Brett Dawson on the Thunder hoping to minimize the impact of Westbrook’s training camp absence: “Nobody wants to hear that again, and there’s reason to believe the Thunder are better-equipped to absorb Westbrook’s absence. Start with George. He had an All-NBA season a year ago, but still took some time to settle in to playing off Westbrook. It’s “obvious,” Donovan said, that the ninth-year forward is “much, much more comfortable” in his second OKC go-round. Center Steven Adams is back for a sixth season, a fourth under Donovan. Felton and Patterson are veterans entering their second season in the franchise. And most of the new pieces are complementary, players who will find roles in the offense rather than dictate it. “(The veterans) don’t do mistakes,” said newcomer Timothé Luwawu-Cabarrot. “So you can’t do mistakes.” Last season, the Thunder was attempting to integrate two high-usage scorers in George and Anthony. Now George has settled in and Anthony has moved on. That should make Westbrook’s absence less impactful. There’s less blending to do this time around.”

John Schuhmann (NBA.com) on how the Thunder defense struggles without Andre Roberson: “Roberson is thought of as an offensive liability. In more than 1,000 minutes last season, he took just 39 shots from outside the restricted area and made just eight (21 percent) of the 39. (The season prior, he shot just 25 percent on catch-and-shoot 3-pointers, the third worst mark among 200 players who attempted at least 100.) But the Thunder were only slightly better when the other four starters shared the floor with somebody else than they were when Roberson was the fifth guy on the floor, in part because they didn’t depend on half-court offense as much as most teams did, with Roberson finding ways to contribute. Oklahoma City led the league on both points off turnovers (18.7 per game) and second-chance points (14.9 per game). That accounted for 31 percent, the league’s highest rate, of their scoring. Both George (2.0, 3.9) and Westbrook (1.8, 3.3) ranked in the top five in steals per game and in the top seven in deflections per game. But OKC’s opponent turnover rate was highest (18.9 per 100 possessions) with Roberson on the floor.”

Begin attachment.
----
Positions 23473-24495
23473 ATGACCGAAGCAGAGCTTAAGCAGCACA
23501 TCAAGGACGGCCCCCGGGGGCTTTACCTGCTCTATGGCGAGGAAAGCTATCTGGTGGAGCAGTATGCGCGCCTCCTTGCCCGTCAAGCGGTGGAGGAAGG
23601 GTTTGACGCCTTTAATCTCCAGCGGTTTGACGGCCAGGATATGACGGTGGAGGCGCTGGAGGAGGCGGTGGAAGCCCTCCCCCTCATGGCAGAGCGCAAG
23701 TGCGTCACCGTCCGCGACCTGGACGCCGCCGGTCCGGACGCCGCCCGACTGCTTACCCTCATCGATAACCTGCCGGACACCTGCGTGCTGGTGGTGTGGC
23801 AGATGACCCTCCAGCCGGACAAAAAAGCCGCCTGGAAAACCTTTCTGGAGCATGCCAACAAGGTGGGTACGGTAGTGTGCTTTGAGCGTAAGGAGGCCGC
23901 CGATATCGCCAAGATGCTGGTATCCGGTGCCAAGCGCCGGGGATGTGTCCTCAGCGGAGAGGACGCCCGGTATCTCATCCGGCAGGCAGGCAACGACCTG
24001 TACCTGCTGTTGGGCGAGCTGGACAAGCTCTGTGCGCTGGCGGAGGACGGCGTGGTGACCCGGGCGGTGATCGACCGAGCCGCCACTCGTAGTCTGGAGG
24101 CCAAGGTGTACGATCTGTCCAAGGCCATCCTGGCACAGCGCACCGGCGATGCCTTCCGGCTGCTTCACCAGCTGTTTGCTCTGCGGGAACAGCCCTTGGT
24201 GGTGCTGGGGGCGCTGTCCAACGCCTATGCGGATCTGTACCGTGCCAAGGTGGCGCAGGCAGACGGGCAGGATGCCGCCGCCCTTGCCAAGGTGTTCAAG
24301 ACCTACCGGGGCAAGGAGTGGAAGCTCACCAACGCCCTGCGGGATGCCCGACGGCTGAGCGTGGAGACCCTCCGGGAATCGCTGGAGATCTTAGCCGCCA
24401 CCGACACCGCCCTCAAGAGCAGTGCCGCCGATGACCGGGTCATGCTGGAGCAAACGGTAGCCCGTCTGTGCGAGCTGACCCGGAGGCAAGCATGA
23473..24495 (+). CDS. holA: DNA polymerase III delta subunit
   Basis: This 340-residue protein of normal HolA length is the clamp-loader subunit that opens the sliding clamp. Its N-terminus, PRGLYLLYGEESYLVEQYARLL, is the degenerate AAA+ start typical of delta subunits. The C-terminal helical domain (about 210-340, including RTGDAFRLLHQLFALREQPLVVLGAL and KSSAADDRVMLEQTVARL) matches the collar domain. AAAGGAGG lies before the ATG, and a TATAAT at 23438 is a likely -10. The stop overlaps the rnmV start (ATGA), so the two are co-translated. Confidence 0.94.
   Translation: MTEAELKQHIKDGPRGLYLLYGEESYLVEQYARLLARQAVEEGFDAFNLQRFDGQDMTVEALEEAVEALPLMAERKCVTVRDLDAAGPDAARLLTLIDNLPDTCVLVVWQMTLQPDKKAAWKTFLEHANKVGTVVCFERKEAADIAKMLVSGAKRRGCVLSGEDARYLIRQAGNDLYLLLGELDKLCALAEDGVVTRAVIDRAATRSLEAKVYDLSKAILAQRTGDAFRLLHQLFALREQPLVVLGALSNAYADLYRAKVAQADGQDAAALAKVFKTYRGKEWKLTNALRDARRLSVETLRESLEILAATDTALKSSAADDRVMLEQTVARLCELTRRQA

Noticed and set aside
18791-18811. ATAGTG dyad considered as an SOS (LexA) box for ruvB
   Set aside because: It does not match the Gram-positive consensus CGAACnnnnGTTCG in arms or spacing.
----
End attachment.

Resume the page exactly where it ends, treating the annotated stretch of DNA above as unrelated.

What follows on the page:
Dan Favale (B/R) has Russell Westbrook third on his list of the NBA’s top point guards: “Let’s get one thing straight: Russell Westbrook is a superstar. He is what happens when an unstoppable force marries an immovable object and has a baby. He can carry suboptimal teams to respectability with his interminable will. His playmaking is not up to snuff with the Chris Pauls and LeBron Jameses, but his dribble-drive bursts send defenses into unmanageable havoc. Also: Triple-doubles are still pretty darn impressive. But we’d be remiss to gloss over Westbrook’s most glaring wart. And it ain’t his defense. His effort waxes and wanes. Whatever. That happens to high-usage lifelines. His penchant for errant off-the-dribble jumpers is more damning. Pull-up attempts have accounted for at least 47 percent of Westbrook’s total shots in every season since 2013-14. Only once, in 2013-14, has he notched an effective field-goal percentage north of 45 on these looks. Last year, as the league leader in pull-up attempts, he churned out a 39.4 effective field-goal percentage—a bottom-11 mark among 73 players to hoist at least 250 such shots.”

(Preseason) Basketball is officially back this week:

Around the League: LeBron made his Lakers debut yesterday…. The DeMar DeRozan era is underway in San Antonio…. The T-Wolves are facing rising pressure in the Jimmy Butler saga…. League Pass rankings part one…. Gordon Hayward’s wife says the NBA should watch out…. JR Smith will be required to cover his new tattoo during games.